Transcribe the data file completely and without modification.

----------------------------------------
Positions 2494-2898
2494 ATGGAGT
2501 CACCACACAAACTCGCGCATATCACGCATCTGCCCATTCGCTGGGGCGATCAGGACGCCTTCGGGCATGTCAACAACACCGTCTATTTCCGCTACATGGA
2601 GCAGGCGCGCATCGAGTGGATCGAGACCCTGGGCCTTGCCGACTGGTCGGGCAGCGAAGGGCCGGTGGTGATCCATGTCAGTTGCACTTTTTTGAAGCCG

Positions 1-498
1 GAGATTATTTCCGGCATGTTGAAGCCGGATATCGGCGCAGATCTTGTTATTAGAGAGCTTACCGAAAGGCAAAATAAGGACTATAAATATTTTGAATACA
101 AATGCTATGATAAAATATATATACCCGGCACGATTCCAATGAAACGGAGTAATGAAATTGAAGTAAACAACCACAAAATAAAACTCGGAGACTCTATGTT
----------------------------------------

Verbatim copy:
Positions 2494-2898
2494 ATGGAGT
2501 CACCACACAAACTCGCGCATATCACGCATCTGCCCATTCGCTGGGGCGATCAGGACGCCTTCGGGCATGTCAACAACACCGTCTATTTCCGCTACATGGA
2601 GCAGGCGCGCATCGAGTGGATCGAGACCCTGGGCCTTGCCGACTGGTCGGGCAGCGAAGGGCCGGTGGTGATCCATGTCAGTTGCACTTTTTTGAAGCCG

Positions 1-498
1 GAGATTATTTCCGGCATGTTGAAGCCGGATATCGGCGCAGATCTTGTTATTAGAGAGCTTACCGAAAGGCAAAATAAGGACTATAAATATTTTGAATACA
101 AATGCTATGATAAAATATATATACCCGGCACGATTCCAATGAAACGGAGTAATGAAATTGAAGTAAACAACCACAAAATAAAACTCGGAGACTCTATGTT